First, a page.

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The Iraq War In Film

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The Iraq War In Film

From Patricia Foulkrod’s THE GROUND TRUTH

In his regular film commentary, Milos Stehlik of Facets Multimedia takes a critical look at films about the Iraq war...

For the war in Vietnam , we had The Deer Hunter, Full Metal Jacket, Platoon, Coming Home, The Green Berets and The War at Home. PLATOON made the career of Oliver Stone, Francis Ford Coppola's APOCALYPSE NOW – and the difficulty of completing it – were international sensations.

For the war in Iraq , we have over 50 documentaries, several television series, and a dozen or so feature films. The web is filled with articles of how all of these films failed at the box office. The analysis isn't deep: people are tired of the war. There is an over-saturation of coverage.

In an article called “Yanks Nix Iraq Pix” in Slate, Anthony Kaufman quoted the response filmmaker Patricia Foulkrod got when she started trying to promote her documentary about Iraq war veterans, The Ground Truth. Prospective distributors said,  “Oh, no, not another Iraq war movie.”  Foulkrod said “I remember a development person from Miramax who came back from Sundance and said, “We just saw Why We Fight. It's been done.” And I said, “You're kidding me. We're in a war and it's been done after one movie?”

Many of the Iraqi films went around the world on the film festival circuit, garnered prizes and publicity only to flop at the boxoffice. Stop Loss, the highly publicized film by Kimberley Pierce opened to $1.6 million in screenings from 1,291 theatres. It ultimately grossed almost $11 million. But not including the marketing and distribution costs, it took $25 million to produce.

Most documentary filmmakers don't make films about the war in Iraq to get rich: it's because they want to tell a story or show a reality that they feel needs urgent telling. This is a reality largely missing from our media-saturated universe. The dirty little secret of television coverage is the severe restrictions on journalists in covering the war in Iraq – first from the compromising concept of being “embedded” with military units, and then, because of the restrictions on movement created by the dangerous situation on the ground. Reporters for the BBC, for example, afraid for their safety, remained in their protected hotel room and gave video cameras to Iraqis, asking them to bring back footage. According to the organization Reporters Without Borders, 222 journalists and media assistants have been killed since the start of fighting in Iraq in March 2003, two are still missing and 14 are kidnapped

The lack of visceral images, of the terrible human toll that the Iraq war has taken on both the American military and on the civilian population, lead to abstracting the war in Iraq into a bloody conflict in a distant, parallel universe.  Yet many of the films offered keys to helping us understand what was happening in Iraq at such enormous human and economic cost. In James Longley's powerful documentary, Iraq in Fragments, for example, the middle section of the film is a penetrating verite insight into the supporters of radical cleric Moqtada-al-Sadr.  Seeing the fanaticism which drives his supporters gave us some understanding of the single-minded,  martyrdom-inspired  devotion that we are up against in the factionalized country.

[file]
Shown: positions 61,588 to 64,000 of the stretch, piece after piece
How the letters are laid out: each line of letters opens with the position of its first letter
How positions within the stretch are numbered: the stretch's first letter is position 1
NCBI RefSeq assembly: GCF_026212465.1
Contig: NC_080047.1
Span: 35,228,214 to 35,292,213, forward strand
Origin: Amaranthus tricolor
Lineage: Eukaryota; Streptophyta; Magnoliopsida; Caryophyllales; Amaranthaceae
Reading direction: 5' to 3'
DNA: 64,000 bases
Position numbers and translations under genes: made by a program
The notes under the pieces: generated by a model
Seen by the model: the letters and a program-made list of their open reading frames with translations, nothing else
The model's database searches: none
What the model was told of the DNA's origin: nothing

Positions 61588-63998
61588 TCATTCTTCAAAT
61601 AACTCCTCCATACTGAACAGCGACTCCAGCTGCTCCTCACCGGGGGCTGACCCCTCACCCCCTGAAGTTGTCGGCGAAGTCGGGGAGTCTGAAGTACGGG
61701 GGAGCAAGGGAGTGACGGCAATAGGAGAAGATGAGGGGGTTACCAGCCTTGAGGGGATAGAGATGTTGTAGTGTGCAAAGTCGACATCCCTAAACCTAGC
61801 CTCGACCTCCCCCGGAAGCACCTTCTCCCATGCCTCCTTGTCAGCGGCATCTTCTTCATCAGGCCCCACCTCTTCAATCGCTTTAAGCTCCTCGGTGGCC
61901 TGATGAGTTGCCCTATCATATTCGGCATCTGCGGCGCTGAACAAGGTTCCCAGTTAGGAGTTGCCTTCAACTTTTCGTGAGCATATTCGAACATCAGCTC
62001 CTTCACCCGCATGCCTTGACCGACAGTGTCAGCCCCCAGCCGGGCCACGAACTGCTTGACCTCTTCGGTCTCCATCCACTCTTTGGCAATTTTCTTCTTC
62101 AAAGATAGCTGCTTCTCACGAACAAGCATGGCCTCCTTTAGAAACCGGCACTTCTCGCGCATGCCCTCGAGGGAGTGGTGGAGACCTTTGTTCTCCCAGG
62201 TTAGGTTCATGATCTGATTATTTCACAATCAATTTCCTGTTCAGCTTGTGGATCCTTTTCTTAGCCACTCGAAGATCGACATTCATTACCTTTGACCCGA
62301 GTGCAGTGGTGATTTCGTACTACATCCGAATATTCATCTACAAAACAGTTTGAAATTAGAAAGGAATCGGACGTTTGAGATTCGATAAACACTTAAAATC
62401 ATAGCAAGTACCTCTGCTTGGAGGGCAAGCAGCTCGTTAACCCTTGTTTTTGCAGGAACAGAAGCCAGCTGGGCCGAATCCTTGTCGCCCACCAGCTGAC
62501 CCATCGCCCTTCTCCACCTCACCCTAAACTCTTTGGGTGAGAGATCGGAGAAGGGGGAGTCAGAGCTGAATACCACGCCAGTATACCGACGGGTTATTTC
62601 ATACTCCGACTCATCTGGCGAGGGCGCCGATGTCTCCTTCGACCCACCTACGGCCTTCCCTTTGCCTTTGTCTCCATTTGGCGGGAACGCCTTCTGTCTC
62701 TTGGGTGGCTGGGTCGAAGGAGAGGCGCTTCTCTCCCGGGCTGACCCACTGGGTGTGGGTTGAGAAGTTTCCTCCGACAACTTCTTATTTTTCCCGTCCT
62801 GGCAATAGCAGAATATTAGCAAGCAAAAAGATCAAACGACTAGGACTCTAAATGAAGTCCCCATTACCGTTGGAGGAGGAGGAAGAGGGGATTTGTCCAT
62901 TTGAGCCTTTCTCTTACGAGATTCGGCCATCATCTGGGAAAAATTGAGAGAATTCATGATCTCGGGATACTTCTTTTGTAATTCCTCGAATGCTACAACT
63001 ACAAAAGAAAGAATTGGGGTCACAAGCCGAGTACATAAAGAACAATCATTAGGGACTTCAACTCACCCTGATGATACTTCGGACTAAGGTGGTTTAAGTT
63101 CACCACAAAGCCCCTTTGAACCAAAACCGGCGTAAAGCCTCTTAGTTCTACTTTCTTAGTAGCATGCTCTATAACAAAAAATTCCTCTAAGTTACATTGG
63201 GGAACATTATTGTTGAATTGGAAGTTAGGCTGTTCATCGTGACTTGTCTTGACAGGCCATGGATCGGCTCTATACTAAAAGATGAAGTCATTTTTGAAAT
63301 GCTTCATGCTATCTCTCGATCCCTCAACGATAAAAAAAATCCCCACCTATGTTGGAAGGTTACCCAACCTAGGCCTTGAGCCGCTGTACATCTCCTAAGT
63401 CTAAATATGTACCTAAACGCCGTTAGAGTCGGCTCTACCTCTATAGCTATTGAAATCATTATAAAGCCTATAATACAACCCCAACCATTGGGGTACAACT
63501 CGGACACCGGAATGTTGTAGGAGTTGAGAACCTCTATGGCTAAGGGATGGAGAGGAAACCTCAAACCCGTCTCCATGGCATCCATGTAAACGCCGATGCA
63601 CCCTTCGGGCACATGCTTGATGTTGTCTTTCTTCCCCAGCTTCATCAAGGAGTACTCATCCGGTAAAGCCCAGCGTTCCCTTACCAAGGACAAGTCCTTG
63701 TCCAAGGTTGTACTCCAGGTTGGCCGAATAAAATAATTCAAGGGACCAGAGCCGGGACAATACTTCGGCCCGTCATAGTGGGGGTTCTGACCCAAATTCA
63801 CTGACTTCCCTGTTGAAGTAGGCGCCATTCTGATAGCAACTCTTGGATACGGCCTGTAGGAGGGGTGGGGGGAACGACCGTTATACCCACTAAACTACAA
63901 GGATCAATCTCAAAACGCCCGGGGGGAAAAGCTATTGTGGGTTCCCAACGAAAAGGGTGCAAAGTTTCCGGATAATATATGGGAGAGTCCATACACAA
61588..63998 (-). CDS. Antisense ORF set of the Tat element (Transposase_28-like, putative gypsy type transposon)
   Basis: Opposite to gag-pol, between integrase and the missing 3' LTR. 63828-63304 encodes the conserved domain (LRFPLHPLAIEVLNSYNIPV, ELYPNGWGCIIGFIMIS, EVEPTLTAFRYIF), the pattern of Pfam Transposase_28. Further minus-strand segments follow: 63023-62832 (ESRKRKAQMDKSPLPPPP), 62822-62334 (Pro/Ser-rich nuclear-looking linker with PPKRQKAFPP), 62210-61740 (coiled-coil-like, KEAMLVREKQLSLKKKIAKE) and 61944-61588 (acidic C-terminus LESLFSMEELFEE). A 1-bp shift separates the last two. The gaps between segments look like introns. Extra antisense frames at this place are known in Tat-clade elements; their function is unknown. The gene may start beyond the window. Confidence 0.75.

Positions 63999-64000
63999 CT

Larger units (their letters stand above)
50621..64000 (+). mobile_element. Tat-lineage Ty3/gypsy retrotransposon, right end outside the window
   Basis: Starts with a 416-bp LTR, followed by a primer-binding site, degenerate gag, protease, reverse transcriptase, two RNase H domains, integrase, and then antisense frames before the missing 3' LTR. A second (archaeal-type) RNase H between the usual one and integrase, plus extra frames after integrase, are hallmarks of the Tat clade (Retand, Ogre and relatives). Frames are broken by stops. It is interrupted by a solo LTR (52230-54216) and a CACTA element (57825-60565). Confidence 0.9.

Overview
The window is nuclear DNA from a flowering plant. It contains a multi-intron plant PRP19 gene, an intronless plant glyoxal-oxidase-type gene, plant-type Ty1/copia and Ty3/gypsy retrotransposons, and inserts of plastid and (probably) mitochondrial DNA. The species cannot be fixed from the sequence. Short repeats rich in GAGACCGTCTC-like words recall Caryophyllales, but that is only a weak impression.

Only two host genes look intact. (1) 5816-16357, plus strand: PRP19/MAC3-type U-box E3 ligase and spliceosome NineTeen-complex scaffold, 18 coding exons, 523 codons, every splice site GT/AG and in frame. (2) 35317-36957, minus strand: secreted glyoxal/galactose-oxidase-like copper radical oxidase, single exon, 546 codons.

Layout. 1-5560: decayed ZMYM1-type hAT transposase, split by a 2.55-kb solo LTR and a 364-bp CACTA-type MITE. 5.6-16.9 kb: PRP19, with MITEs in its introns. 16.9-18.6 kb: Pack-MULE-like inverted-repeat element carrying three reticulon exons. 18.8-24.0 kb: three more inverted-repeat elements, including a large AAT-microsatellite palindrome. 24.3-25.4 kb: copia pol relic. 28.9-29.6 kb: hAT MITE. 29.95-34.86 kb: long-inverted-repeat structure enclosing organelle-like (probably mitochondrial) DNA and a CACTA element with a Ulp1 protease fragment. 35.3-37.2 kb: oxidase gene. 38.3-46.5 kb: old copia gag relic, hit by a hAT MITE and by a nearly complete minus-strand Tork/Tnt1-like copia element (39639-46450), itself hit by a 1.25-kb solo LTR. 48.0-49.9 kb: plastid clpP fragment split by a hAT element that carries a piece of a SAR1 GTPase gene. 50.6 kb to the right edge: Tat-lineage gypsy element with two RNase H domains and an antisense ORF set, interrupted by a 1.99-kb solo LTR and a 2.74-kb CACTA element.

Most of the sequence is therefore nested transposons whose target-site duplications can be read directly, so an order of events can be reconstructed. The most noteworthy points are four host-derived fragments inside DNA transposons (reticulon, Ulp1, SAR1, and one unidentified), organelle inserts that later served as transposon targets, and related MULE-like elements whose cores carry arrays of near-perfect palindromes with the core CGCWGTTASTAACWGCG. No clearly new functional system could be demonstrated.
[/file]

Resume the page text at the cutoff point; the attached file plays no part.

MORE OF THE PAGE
The trauma that soldiers and the population of Iraq faces daily was cleverly sanitized by the Bush Administration by censoring any images of dead American soldiers or coffins coming back to America. In an article in a recent New York Review of Books, Sue Halpern writes that just about the only documentation of the terrible injuries suffered by American soldiers in Agfghanistan and Iraq is a manual for surgeons issued by the Office of the Surgeon General called “War Surgery in Afghanistan and Iraq: A Series of Cases, 2003-2007.”  American military censors reportedly tried to ban the book from general circulation by having it refused an ISBN code, which would have limited its commercial sale. A U.S. Army surgeon said that the military was concerned that the graphic images “could be spun politically to show the horrors of war”, as if the horrors of war are a Republican or Democratic issue.

It remained to the brave and undaunted American documentary filmmakers Jon Alpert and Matthew O'Neill to show the trauma in the Iraqi operating rooms in Bagdad ER¸ and more recently, the emotional loss faced by families of fallen soldiers in their newest film, Section 60: Arlington National Cemetery. Section 60 is where about 10 percent of the casualties from the Afghanistan and Iraq war are buried. Alpert and O'Neill spent months in the cemetery, wining trust of the families, documenting the consequences of the wars...

Milos Stehlik's commentaries reflect his own views and not necessarily those of Facets Multimedia, Worldview or Chicago Public Radio.

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